My name is Avera Maria Santo. We've never met before, but we are Sisters in Christ. I'm feeling lead by His Holy Spirit to write you this letter.
I write to you as a sister in faith, I write to you as a beloved Daughter of God, I write to you as a friend.
As a friend, I wanted to reassure you of God's goodness, of His trustworthiness, and of His unfathomable love for me not only as His beloved creature, but also as someone who experiences same-sex attractions.
I didn't always know what the Catholic Church taught about homosexuality, when I found out later on, I didn't understand.
I didn't ask for this, I didn't ask to feel this way. But I did, I still do. And these feelings don't seem to be going anywhere anytime soon.
I wondered, what does this mean for me? What does this mean for me as a person? As a Catholic Christian? As a person living in 2019?
What was I to do?
Simply put, I was to let God love me. I was to let him whisper from the cross, with heavy breath and bloody lips, that he loved me. I was to let Him tell me that He is good to me, and would never withhold anything that I needed from me.
“Good when He gives, supremely good,
Nor less when he denies;
Afflictions, from His sovereign hand,
Are blessings in disguise.”
(Br. Lawrence, Practice of the Presence of God)
This is the cross for me, the cross His sovereign hand has allowed me to carry. My cross is not my identity, nor was my Savior's cross His. For His Cross could not hold Him, and the grave could no longer carry the weight of His glory.
My Savior lives; He lives, and now He lives in me!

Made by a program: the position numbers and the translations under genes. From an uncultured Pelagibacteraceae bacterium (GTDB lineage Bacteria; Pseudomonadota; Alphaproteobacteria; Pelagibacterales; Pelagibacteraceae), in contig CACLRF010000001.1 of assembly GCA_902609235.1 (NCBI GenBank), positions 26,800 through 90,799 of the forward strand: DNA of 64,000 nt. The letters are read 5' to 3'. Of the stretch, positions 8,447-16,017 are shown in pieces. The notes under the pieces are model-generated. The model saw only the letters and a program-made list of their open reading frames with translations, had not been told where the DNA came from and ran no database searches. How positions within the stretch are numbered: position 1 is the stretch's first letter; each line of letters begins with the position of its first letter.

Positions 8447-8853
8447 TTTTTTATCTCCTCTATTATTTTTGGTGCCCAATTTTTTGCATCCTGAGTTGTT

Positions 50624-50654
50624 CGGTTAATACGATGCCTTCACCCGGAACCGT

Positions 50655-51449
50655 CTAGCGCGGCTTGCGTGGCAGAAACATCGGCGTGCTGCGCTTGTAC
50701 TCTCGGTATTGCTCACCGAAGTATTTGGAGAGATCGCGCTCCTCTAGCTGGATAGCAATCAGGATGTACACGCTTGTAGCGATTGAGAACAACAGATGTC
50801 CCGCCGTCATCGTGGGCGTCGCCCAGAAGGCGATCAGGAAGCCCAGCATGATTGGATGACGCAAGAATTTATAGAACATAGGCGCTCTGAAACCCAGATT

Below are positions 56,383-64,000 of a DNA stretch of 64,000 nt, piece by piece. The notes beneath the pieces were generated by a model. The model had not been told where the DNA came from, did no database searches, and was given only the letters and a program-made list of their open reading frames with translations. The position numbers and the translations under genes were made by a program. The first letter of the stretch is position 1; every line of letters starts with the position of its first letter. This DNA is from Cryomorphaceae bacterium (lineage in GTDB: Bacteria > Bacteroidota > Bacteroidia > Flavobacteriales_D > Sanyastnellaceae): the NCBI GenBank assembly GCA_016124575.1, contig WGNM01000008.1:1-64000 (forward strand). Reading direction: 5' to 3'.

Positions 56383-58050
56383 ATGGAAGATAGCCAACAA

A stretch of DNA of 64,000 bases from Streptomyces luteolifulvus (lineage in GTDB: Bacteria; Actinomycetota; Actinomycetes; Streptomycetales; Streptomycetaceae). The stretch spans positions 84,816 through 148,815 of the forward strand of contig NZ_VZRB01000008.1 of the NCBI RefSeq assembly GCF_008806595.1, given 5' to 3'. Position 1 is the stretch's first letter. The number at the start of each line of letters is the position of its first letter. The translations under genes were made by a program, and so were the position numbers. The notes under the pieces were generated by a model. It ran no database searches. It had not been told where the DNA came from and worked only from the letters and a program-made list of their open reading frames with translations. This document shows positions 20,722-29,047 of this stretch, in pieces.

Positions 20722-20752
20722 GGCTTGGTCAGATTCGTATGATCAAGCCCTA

When I hear the term “gay,” I hear a lack. I hear an unfinished valid, a story with no sufficient ending.
I hear the cries of Good Friday with no rejoicing of Easter Sunday, I hear no promise of the Resurrection, no promise of being made new.
Calling myself or anyone gay is a reduction of our human dignity. It's a label that doesn't say nearly enough about me, nor the sovereign hand that created me.
It says that my value, my worth, my identity lies in who I find myself attracted to, not Who created me to love, for love, and out of love.
It simply isn’t enough. It sees only part of the picture, hiding away the full beauty of my personhood; it disregards all else that I am, and all that God wills for me.
As a Catholic, I don’t stand under the banner of Gay Pride. I stand under the banner of being humbly man, made in the image and likeness of the Creator of the Universe, of the human heart and soul, of all of me.
Today and everyday, especially during this month, I heed the call to celebrate my humanity, my being created by the hands of the Divine Craftsman, brought to life out of the fires of His Love, and left burning with the desire to come back to Him.